Do people really care about recycling plastic and what happens to their rubbish after they’ve carelessly thrown it in the bin? Open dustbin, lift lid, throw in plastic bottle—and before the sensation of the cool liquid sliding down their gullet on a hot day has passed, they have forgotten all about the existence of the bottle. It will never be considered again—but the bottle lives on.
Waste Plastic Recycling
It goes first to a Materials Recovery Facility where the waste plastics are industrially cleaned. The bottle becomes one of many and has any labels removed and is compacted and reconstituted into a new form of recycling plastic.
In Peeblesshire, Scotland, there is an attractive bridge spanning a river. It’s no rickety footbridge, daily; it supports 44 tons of traffic at a time, some of it HGV trucks carrying waste plastics across the country. At ninety feet long, the bridge is the world’s longest of its kind. It was manufactured by Vertech composites, a company now working on other bridges just like the one in Peeblesshire.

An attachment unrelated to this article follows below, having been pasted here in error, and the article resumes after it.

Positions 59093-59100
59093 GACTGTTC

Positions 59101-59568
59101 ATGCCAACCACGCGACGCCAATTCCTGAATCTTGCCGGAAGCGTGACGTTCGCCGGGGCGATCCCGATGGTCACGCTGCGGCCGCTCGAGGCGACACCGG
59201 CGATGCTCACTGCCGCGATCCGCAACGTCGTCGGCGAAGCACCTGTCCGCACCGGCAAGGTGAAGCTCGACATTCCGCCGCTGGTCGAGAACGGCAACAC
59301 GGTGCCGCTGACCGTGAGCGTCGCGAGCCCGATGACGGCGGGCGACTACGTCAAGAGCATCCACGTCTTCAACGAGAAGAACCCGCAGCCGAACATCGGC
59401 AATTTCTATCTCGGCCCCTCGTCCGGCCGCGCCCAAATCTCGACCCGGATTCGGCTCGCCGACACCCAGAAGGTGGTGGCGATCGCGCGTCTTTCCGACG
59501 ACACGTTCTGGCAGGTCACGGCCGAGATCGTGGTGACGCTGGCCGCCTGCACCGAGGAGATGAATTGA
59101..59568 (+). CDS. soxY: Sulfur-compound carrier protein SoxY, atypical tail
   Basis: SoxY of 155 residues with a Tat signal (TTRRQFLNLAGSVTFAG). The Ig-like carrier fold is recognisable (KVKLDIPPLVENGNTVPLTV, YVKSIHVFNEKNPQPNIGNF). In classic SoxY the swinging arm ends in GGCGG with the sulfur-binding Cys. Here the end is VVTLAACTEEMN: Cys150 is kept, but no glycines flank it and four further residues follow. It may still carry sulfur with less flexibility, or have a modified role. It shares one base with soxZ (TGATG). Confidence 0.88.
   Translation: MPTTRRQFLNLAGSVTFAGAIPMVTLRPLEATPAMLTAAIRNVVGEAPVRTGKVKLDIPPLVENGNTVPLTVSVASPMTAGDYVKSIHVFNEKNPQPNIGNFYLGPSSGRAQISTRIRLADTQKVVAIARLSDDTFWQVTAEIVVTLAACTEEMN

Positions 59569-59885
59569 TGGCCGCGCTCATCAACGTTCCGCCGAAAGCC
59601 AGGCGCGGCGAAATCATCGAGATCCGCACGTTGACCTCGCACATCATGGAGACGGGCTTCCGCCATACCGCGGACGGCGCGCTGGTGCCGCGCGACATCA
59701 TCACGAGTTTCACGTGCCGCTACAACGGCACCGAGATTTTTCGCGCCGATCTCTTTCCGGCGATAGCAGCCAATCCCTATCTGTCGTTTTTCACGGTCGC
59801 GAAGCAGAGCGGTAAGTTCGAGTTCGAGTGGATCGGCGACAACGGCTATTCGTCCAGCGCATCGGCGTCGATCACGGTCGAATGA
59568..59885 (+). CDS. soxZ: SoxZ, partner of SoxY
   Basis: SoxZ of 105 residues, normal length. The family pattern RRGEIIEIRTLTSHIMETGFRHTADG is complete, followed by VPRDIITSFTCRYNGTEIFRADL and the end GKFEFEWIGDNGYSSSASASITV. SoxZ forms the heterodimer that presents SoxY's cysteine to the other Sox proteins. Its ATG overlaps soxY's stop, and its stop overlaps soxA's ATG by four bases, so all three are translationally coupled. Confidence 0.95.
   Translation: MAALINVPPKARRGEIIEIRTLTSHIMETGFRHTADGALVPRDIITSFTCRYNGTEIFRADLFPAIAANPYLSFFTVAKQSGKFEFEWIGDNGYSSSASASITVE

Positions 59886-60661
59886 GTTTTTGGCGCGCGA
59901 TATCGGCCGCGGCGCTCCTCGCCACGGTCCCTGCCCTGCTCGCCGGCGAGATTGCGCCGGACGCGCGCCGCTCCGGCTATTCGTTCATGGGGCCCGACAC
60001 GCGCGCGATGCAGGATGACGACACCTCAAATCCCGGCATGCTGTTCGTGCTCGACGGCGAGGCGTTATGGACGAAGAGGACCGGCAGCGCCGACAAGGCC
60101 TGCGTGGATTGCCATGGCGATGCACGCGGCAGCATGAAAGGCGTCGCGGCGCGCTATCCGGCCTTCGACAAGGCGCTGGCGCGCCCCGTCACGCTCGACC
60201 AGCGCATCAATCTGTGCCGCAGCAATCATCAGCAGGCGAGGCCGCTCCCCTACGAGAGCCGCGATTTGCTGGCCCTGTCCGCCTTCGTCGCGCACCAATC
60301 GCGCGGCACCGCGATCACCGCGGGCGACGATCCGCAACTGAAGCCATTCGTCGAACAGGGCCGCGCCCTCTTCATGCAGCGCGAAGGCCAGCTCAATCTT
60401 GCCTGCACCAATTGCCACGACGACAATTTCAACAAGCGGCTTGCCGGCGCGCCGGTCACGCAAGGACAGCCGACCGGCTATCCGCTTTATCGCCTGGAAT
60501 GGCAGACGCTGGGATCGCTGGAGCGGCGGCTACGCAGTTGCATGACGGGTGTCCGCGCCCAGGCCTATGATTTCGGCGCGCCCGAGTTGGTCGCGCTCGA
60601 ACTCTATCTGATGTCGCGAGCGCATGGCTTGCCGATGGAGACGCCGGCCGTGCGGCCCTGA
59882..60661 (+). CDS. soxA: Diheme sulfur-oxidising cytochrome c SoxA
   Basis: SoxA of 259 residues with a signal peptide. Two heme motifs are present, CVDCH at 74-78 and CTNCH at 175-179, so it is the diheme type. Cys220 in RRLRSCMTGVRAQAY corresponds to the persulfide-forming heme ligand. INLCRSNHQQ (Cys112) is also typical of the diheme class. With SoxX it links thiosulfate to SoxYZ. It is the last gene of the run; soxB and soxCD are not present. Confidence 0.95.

The bridge is made entirely from recycled waste plastic.
The innovative structure is built with greater stiffness and strength than regular bridges. It will withstand all weather conditions. It doesn’t rust or need regular maintenance work to keep it in order and it doesn’t need painting. The most surprising fact of all is that it has a longer lifespan than any bridge made from timber, concrete or steel.
Our original bottle, one example of waste plastics out of millions discarded in this country every year, would have sat in landfill for decades.
Recycling plastic doesn’t end with building bridges; it is being used in the construction of railways, to build schools, boats and greenhouses. Britain has never had a higher population; the country is in deficit of social housing. People in this country are homeless because there isn’t enough social housing or money in the economy to go round. One solution is in recycling plastic.
Open your bottle of water—Stop! Think— is your worthless piece of waste plastic going to landfill—or could it be somebody’s house?